The SaloneSatellite, this year in its 23rd edition, is a space dedicated to the creations of young designers from around the world. The theme connecting all the exhibitors was Designing For Our Future Selves, with a particular focus on the main message the trade fair was promoting – sustainability. Manoela Gazze, one of the exhibitors at SaloneSatellite, really enjoyed the theme saying: “This is exactly what sustainability is about: designing now, so we have a tomorrow. I saw amazing ideas stand after stand with people creating solutions to real problems, reusing materials and creatively conveying ideas.”
The SaloneSatellite was founded by Marva Griffin Wilshire, also its curator and seen as a godmother to many young talents. The area dedicated to these young designers occupied part of pavilion 1 with its own entrance and a central space dedicated to conviviality. The participating designers came from 48 countries, five of which – Cyprus, The Democratic Republic of the Congo, Cuba, Nigeria and Qatar – were SaloneSatellite new entries. A Selection Committee is in charge of assessing and selecting the new talents and their unique projects.
This part of Salone has great importance in promoting networking opportunities to students and new names in the field. “As a student and future architect, I am immensely grateful for this opportunity. I had the chance to meet numerous professionals and other students from around the globe with innovative and revolutionary ideas. Such a rich exchange of knowledge with different cultures, a once in a lifetime experience,” said Ricardo Peruzzolo, a student from the south of Brazil who showed his Guillotine mirror at the exhibition. Manoela added: “It was a fantastic experience and I felt honoured to be a part of it. At the SaloneSatellite, where I exhibited my light pendant called Auris, I felt immersed in an atmosphere of creativity and exchange of ideas and the desire to make things happen. I also visited the booths at the Salone del Mobile. It was a rich sensory experience: stands meticulously designed to give the visitor a lot of emotions through colours, shapes and textures.”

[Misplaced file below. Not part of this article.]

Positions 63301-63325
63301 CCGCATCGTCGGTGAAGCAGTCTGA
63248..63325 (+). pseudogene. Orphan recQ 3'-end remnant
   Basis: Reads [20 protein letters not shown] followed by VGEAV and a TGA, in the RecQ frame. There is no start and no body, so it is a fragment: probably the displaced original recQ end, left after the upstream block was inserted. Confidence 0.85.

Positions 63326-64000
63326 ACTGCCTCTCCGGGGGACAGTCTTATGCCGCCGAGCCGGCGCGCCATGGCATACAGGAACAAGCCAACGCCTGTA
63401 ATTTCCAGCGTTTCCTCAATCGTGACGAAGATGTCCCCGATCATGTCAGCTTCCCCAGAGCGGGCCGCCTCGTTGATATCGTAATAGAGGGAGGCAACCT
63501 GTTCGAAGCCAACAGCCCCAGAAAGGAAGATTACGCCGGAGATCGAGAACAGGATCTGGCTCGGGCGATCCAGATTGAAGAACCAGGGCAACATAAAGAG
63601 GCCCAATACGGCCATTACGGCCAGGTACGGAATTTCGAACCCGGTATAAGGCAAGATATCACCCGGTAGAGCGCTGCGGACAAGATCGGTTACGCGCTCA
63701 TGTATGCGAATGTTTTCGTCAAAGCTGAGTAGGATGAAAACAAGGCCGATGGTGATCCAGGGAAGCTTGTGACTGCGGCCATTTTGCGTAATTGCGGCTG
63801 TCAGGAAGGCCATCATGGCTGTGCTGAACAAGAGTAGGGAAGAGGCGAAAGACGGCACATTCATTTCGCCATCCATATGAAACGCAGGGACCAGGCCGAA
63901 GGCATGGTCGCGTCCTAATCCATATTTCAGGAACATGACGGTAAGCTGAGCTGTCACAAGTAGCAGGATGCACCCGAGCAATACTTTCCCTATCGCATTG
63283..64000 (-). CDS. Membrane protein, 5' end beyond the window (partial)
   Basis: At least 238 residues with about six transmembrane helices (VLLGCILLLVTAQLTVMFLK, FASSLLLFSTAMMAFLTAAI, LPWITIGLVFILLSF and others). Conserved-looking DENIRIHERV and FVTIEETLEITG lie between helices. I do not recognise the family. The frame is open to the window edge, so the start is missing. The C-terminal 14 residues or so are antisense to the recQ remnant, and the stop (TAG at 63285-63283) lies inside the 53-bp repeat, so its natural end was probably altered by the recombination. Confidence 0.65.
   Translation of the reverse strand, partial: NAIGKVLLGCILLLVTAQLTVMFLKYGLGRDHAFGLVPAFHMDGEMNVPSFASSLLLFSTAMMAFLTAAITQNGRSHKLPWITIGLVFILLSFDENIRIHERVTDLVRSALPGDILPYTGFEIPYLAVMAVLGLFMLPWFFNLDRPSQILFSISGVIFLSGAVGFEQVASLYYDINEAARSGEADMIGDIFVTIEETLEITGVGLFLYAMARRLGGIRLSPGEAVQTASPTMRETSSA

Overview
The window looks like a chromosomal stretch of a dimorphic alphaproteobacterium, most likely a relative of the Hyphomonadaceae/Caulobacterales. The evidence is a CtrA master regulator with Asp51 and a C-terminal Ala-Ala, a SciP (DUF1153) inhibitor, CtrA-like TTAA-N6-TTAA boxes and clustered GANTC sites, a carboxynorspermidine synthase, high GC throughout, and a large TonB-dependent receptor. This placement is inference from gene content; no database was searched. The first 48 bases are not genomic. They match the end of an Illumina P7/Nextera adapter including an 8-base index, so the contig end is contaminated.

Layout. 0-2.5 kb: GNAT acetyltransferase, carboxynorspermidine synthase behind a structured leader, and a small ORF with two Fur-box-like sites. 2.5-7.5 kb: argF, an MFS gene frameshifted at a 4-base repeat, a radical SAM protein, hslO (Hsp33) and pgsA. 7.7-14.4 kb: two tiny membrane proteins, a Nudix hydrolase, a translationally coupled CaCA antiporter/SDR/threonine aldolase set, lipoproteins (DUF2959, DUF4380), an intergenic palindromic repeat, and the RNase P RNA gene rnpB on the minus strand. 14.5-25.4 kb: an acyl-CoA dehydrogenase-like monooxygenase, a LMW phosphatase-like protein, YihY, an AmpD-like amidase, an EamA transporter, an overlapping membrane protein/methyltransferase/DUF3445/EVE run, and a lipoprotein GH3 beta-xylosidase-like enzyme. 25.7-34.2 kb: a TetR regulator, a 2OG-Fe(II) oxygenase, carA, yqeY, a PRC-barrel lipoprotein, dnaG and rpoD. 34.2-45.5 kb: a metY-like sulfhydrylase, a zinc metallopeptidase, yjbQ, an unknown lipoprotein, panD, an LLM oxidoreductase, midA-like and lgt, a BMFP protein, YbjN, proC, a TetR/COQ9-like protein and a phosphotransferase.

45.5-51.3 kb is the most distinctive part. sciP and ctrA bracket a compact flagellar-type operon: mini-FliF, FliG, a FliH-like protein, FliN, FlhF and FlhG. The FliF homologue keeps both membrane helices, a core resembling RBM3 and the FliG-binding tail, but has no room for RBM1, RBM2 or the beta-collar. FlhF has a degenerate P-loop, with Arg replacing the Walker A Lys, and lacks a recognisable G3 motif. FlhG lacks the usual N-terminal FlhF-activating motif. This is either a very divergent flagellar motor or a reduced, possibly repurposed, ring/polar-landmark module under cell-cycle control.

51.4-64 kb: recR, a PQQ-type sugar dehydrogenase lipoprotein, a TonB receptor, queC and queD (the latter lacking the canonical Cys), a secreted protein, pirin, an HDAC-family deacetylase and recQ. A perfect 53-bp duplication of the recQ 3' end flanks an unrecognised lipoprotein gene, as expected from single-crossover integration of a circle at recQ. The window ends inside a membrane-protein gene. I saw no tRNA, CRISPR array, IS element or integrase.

It is not an easy task to go through every pavilion and unthinkable to visit every single stall, but we were delighted to talk to some brands and tour their stands.
Living in the Middle East, we love to spend time in our gardens (we even find a way during high summer months) and exploring the options in outdoor furniture was one of the aims. Finding pieces that last when left in a harsh climate is tricky. But while visiting the Emu stand, we spoke to Gianluca Catanese, Global Sales & Business Development Manager. He said something interesting regarding outdoor furniture: “Some people are purists and don’t like maintenance and embrace the change in their furniture; others prefer to apply specific oils to keep the original appearance. It all depends on what you are looking for.”
He says that Emu’s quality won’t change and pieces may last 20 to 25 years; however, their appearance will age over time. Emu is known for metal, aluminium and steel. However, some pieces combine these materials with wood in the areas that touch the skin, such as the backs and arms of chairs. We found this design idea a great solution, mainly to weather such as we experience in our region.